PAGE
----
The quality of drinking water in the United States (U.S.) is extensively monitored and regulated by federal, state and local agencies, yet there is increasing public concern and confusion about the safety and quality of drinking water –– both from public water systems and from bottled water products. In the U.S., tap water and bottled water are regulated by two different agencies: the Environmental Protection Agency (EPA) regulates public water system water (tap water) and the Food and Drug Administration (FDA) regulates bottled water. Federal law requires that the FDA’s regulations for bottled water must be at least as protective of public health as EPA standards for tap water .
The quantity of publically supplied water which is directly consumed as drinking water is estimated by the American Water Works Association to be less than four tenths of one percent (<0.4%) of the total produced . As a food product, however, 100% of bottled water is intended for human consumption.
With respect to public water supplies, researchers estimate that more than 500 boil alerts occurred in the United States in 2010 . In addition, the Centers for Disease Control and Prevention (CDC) reports that waterborne diseases, such as Cryptosporidiosis and Giardiasis, cost the U.S. healthcare system as much as $539 million a year in hospital expenses . In 2006, EPA researchers reported an estimated 16.4 million cases of acute gastrointestinal illness per year are caused by tap water . Subsequent research has estimated that the number of illnesses to be closer to 19.5 million cases per year .
In contrast, a survey of state bottled water regulatory authorities, dated June, 2009 and conducted by the Government Accountability Office (GAO), found there were zero outbreaks of foodborne illness from bottled water over a 5-year period. Moreover, in testimony before a July 9, 2009 Congressional hearing, a FDA official stated that the agency was aware of no major outbreaks of illness or serious safety concerns associated with bottled water in the past decade . In addition, a review of the FDA’s recall database reveals that only two Class I recalls of bottled water products have occurred since 1990. The first, occurring in Puerto Rico in June, 1990, was a recall of isopropyl alcohol that was labeled as “distilled water.” The second recall, in 2007, involved five Armenian mineral water products imported into the U.S. with excessive arsenic levels, as discovered by testing completed by the FDA.
Drinking water experts have begun turning their attention to the distribution systems that carry the EPA-regulated public system drinking water from treatment plants to consumers. Emerging research has found that microbial issues in distribution systems are causing significant waterborne illness outbreaks, and that the outbreak incidence has been steadily increasing since the late 1980s .
The purpose of this review and position paper is to help educate the public about the importance of access to safe drinking water and inform policy makers and the general public about issues such as water distribution systems, infrastructure repair, safe water availability, and the EPA’s regulation of public water systems for microbial contaminants and how this compares with the FDA’s regulation of bottled water. All of these topics combined are potentially major contributing factors to impending health concerns and risks related to drinking water in the United States.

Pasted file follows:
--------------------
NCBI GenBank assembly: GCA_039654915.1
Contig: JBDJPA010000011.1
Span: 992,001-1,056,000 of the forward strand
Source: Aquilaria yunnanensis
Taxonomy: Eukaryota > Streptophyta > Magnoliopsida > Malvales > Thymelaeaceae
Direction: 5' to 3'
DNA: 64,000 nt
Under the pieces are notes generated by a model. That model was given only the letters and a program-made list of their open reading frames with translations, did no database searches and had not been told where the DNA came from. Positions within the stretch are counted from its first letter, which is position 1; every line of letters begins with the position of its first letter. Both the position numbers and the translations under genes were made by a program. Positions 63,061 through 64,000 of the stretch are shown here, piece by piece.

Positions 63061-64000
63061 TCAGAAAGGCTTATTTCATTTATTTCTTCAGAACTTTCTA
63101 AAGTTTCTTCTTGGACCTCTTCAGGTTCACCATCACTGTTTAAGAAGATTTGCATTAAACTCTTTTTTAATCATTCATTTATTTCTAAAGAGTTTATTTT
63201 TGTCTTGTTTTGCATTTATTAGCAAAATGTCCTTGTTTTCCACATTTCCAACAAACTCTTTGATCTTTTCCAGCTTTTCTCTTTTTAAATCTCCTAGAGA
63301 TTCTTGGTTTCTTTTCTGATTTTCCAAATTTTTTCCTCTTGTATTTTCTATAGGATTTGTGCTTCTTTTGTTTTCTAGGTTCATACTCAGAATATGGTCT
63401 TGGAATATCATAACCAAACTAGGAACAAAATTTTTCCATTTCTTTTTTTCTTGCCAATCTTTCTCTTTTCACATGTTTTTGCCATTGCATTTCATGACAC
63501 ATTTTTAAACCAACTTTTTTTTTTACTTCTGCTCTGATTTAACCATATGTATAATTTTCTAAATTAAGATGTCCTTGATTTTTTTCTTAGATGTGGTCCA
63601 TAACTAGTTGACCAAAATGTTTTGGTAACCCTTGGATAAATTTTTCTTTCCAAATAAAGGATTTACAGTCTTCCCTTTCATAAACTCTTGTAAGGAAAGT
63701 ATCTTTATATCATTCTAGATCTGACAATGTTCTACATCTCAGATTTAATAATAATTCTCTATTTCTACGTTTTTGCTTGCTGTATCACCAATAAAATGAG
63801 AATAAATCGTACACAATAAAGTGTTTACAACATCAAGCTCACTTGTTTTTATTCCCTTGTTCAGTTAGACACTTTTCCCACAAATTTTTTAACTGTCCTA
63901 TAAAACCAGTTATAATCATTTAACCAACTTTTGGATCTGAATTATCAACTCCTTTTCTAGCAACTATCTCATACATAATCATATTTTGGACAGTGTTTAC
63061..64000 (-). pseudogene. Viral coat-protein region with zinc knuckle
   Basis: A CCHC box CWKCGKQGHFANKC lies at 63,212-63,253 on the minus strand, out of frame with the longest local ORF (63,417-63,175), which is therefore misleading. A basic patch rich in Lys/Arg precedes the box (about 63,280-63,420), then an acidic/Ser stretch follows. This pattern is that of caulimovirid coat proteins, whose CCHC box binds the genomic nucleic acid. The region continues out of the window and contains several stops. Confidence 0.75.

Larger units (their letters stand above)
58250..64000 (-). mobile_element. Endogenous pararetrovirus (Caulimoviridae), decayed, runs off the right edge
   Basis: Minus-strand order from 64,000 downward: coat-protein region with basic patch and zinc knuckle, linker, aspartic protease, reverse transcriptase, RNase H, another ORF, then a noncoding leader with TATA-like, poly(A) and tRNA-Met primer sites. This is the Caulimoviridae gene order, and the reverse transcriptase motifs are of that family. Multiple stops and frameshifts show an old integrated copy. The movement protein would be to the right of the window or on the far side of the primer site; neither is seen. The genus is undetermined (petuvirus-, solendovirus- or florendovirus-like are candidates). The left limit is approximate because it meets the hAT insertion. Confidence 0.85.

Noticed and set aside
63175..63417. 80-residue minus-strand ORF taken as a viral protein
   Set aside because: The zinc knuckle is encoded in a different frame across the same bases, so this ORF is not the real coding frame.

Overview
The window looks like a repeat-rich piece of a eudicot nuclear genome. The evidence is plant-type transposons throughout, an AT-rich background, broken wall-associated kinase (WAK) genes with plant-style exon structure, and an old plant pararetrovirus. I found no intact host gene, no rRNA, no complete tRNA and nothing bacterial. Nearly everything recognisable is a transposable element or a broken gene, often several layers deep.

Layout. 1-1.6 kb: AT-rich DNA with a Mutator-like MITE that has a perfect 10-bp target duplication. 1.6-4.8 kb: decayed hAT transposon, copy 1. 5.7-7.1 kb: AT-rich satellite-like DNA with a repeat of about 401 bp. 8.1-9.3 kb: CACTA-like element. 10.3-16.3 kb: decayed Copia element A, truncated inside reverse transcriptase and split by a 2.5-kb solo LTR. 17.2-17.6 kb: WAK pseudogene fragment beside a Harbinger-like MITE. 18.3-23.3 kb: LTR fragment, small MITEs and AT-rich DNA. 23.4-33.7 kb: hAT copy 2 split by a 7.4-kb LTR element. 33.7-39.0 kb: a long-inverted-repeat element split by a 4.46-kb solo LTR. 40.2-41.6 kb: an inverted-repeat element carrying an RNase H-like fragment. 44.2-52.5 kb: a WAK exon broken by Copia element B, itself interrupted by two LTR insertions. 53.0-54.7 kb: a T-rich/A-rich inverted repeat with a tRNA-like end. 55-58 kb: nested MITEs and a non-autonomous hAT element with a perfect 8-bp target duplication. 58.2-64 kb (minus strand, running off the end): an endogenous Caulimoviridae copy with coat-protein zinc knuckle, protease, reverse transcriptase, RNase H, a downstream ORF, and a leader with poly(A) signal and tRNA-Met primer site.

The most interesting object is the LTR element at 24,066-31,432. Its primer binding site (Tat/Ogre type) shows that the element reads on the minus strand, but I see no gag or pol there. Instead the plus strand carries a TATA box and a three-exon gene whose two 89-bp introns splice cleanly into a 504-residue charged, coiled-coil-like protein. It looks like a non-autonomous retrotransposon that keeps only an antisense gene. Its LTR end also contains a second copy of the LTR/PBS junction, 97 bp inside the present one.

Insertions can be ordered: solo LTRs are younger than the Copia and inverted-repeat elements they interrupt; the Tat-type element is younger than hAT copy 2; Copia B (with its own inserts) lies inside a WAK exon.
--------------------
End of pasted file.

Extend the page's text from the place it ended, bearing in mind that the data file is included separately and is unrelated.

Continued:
2. Comparison of regulations, standards, monitoring and advisories
Public drinking water and bottled water are both regulated extensively. These regulations include an array of international, federal, state, and local agencies, and in some cases, trade associations. There are health-based standards for both tap and bottled waters, and these standards are, with few exceptions, the same .
Unlike tap water compliance failures, which generally result in monetary fines and requirements for corrective action, under the Park Doctrine, the failure of a bottled water product to meet the FDA Standards of Quality can result in criminal liability for the responsible person(s) in the manufacture and distribution of a food product that causes adverse health consequences to the public .
There are notable differences in standards for microbiological contaminants between bottled water and tap water. With the promulgation of the FDA’s “Bottled Water Microbial Rule,” effective December 1, 2009, bottled water now has standards specifically regulating total coliform (TC) and Escherichia coli (E. coli) in both non-Public Water System (PWS) source water and all finished product water. There are specific requirements for follow-up monitoring in the event of a positive test result for total coliform, i.e., each positive TC result must be evaluated for presence of E. coli. The FDA Rule also makes clear that:
If E. coli is detected and confirmed in non-PWS source water, that source water is not of a safe and sanitary quality for bottling, and must not be used as a source for bottled water. If that water is used for bottling, the finished product is considered by the FDA to be adulterated.
If E. coli is detected and confirmed in finished product water at any level, that product is also deemed adulterated under provisions of the Federal Food, Drug, and Cosmetic Act (FFDCA).
The EPA currently has no enforceable standard for either total coliform or E. coli in source waters. Under the EPA Groundwater Rule (GWR), groundwater-sourced PWSs must engage in additional source water testing and implement a sanitary survey, specified levels of treatment, and other corrective actions, but the source is not removed from service. However, the U.S. EPA published the revised Total Coliform Rule (rTCR) as a final rule on February 13, 2013. Although not yet promulgated, the Rule will affirm a new standard for E. coli in public drinking water, and will also require an investigation and corrective action at groundwater sources that test positive for E. coli. The revised TCR removes the standard for total coliform, while the FDA continues to regulate bottled water for both total coliform and E. coli.